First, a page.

Gainesville is putting the finishing touches on the makeover of Desota Park just as Hall County officials begin to make progress on a separate park adjacent to the local health department.
The two parks on the south side of the city primarily serve minority, as well as many low-income, families.
Desota Park is the centerpiece of Newtown, a historically African-American neighborhood in Gainesville, playing host to birthday parties, family reunions and holiday celebrations, for example.
Gainesville parks and recreation board member Jerry Castleberry said earlier this spring that the park is a “focal point for Fourth of July celebrations.”
And Bright Teens United for a Future, a youth leadership group, is sponsoring summer recreation programs at the park for the Newtown Florist Club, a local civil rights organization.
These programs include basketball tournaments, movie nights, dance classes, arts and crafts, and reading, bicycle and gardening clubs.
City officials approved about $350,000 to tear up and rebuild the park’s basketball and tennis courts, while adding new playground features, exercise equipment, and additional space for public gatherings and cookouts.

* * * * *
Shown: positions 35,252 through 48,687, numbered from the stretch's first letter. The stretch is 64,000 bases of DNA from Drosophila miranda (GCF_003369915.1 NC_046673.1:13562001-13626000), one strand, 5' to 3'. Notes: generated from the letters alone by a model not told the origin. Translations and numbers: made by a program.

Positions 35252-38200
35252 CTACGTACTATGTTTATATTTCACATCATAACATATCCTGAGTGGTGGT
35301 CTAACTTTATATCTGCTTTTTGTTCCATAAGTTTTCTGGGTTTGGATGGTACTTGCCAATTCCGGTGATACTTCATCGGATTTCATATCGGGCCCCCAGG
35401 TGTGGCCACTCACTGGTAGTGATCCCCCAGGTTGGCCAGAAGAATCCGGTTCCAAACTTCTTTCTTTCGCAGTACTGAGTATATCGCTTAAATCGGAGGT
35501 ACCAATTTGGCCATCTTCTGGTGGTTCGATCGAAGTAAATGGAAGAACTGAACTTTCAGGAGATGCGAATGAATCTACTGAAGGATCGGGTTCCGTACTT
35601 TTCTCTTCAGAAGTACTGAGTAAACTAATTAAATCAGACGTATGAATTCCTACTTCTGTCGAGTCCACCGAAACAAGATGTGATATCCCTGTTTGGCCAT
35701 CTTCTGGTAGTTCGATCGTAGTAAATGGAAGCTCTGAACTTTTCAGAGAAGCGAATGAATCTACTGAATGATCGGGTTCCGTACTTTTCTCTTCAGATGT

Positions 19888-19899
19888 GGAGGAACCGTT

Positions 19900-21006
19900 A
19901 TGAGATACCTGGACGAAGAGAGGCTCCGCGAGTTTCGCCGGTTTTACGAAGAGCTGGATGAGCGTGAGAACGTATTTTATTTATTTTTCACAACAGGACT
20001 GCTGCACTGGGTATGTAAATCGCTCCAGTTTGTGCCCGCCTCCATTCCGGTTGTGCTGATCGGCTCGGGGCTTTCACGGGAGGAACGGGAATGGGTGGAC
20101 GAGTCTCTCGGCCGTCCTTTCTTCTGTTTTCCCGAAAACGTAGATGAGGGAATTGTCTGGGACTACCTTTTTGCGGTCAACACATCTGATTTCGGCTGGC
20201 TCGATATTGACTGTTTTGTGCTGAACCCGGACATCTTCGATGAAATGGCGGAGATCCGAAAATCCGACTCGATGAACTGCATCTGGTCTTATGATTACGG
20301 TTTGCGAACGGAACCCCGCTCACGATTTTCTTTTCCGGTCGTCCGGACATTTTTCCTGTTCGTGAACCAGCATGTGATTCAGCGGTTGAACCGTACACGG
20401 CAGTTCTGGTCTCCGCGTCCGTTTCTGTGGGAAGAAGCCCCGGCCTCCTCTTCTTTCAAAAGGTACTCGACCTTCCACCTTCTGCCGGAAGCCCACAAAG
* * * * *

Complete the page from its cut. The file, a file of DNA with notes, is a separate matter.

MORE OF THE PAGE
Parks Director Melvin Cooper said a few “punch-out” items remain to be finished, such as paint touch-ups, but the bulk of the work is complete.
He said the park would be open to the public beginning this weekend.
“I think it’s a fantastic park,” Cooper added.
Meanwhile, a proposed park at 1280 Athens St., just south of Interstate 985 where the county health department and old Butler gym sit, is making headway after Hall County government officials sought public input in the spring.
Survey results shared with The Times show that residents want the park well-lit and secure, regularly maintained, with electrical outlets, water, restrooms and other amenities for hosting public gatherings.
A playground, pavilion, basketball court, walking trails and fitness equipment were among the leading features residents chose for the park.
Additionally, “E.E. Butler Park” was the leading vote getter for the park’s name among the approximately 60 surveys filled out.
Fieldale Farms is providing adjacent land to the currently undeveloped property behind the health department.
Commissioner Jeff Stowe said preliminary work to control erosion, remove privet and kudzu, and improve drainage has been completed or is underway.
The county is applying for an approximately $350,000 grant from the state Department of Natural Resources to match what the local government is investing in the project.
The grant is specifically aimed at serving low-to-moderate income neighborhoods, and Stowe said he is hopeful, if not confident, that the county will be awarded the funding.
However, the grant funding would require some delays in the construction timeline.
Stowe said officials had hoped to break ground and begin developing some of the park’s features by November.
But if awarded the grant, that funding would not be allocated until next spring.